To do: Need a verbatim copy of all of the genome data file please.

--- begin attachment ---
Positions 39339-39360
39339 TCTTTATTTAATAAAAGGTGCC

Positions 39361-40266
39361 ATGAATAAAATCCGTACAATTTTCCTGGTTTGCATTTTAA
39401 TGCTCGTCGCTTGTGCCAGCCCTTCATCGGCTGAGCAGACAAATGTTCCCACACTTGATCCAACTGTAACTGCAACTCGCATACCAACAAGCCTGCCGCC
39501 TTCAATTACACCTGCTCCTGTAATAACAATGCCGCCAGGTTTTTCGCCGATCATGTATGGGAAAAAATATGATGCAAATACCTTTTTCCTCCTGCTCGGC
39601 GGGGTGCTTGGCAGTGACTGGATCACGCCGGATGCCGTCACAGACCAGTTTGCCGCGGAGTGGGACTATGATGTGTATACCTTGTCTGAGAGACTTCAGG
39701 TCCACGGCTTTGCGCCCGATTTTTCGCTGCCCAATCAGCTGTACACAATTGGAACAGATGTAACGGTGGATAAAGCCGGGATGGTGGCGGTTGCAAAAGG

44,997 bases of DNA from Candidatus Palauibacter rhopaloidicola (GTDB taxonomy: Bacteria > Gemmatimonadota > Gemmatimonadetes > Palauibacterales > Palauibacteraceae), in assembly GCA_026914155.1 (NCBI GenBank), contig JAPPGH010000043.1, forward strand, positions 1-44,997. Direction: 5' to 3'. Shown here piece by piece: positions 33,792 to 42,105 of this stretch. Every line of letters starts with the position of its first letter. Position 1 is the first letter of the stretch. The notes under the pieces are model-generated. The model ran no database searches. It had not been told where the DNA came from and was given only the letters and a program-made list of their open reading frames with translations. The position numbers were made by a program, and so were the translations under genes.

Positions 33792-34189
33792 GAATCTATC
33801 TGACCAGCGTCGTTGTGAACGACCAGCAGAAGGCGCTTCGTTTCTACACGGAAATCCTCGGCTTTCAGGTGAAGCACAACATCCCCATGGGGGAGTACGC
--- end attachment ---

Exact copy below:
Positions 39339-39360
39339 TCTTTATTTAATAAAAGGTGCC

Positions 39361-40266
39361 ATGAATAAAATCCGTACAATTTTCCTGGTTTGCATTTTAA
39401 TGCTCGTCGCTTGTGCCAGCCCTTCATCGGCTGAGCAGACAAATGTTCCCACACTTGATCCAACTGTAACTGCAACTCGCATACCAACAAGCCTGCCGCC
39501 TTCAATTACACCTGCTCCTGTAATAACAATGCCGCCAGGTTTTTCGCCGATCATGTATGGGAAAAAATATGATGCAAATACCTTTTTCCTCCTGCTCGGC
39601 GGGGTGCTTGGCAGTGACTGGATCACGCCGGATGCCGTCACAGACCAGTTTGCCGCGGAGTGGGACTATGATGTGTATACCTTGTCTGAGAGACTTCAGG
39701 TCCACGGCTTTGCGCCCGATTTTTCGCTGCCCAATCAGCTGTACACAATTGGAACAGATGTAACGGTGGATAAAGCCGGGATGGTGGCGGTTGCAAAAGG

44,997 bases of DNA from Candidatus Palauibacter rhopaloidicola (GTDB taxonomy: Bacteria > Gemmatimonadota > Gemmatimonadetes > Palauibacterales > Palauibacteraceae), in assembly GCA_026914155.1 (NCBI GenBank), contig JAPPGH010000043.1, forward strand, positions 1-44,997. Direction: 5' to 3'. Shown here piece by piece: positions 33,792 to 42,105 of this stretch. Every line of letters starts with the position of its first letter. Position 1 is the first letter of the stretch. The notes under the pieces are model-generated. The model ran no database searches. It had not been told where the DNA came from and was given only the letters and a program-made list of their open reading frames with translations. The position numbers were made by a program, and so were the translations under genes.

Positions 33792-34189
33792 GAATCTATC
33801 TGACCAGCGTCGTTGTGAACGACCAGCAGAAGGCGCTTCGTTTCTACACGGAAATCCTCGGCTTTCAGGTGAAGCACAACATCCCCATGGGGGAGTACGC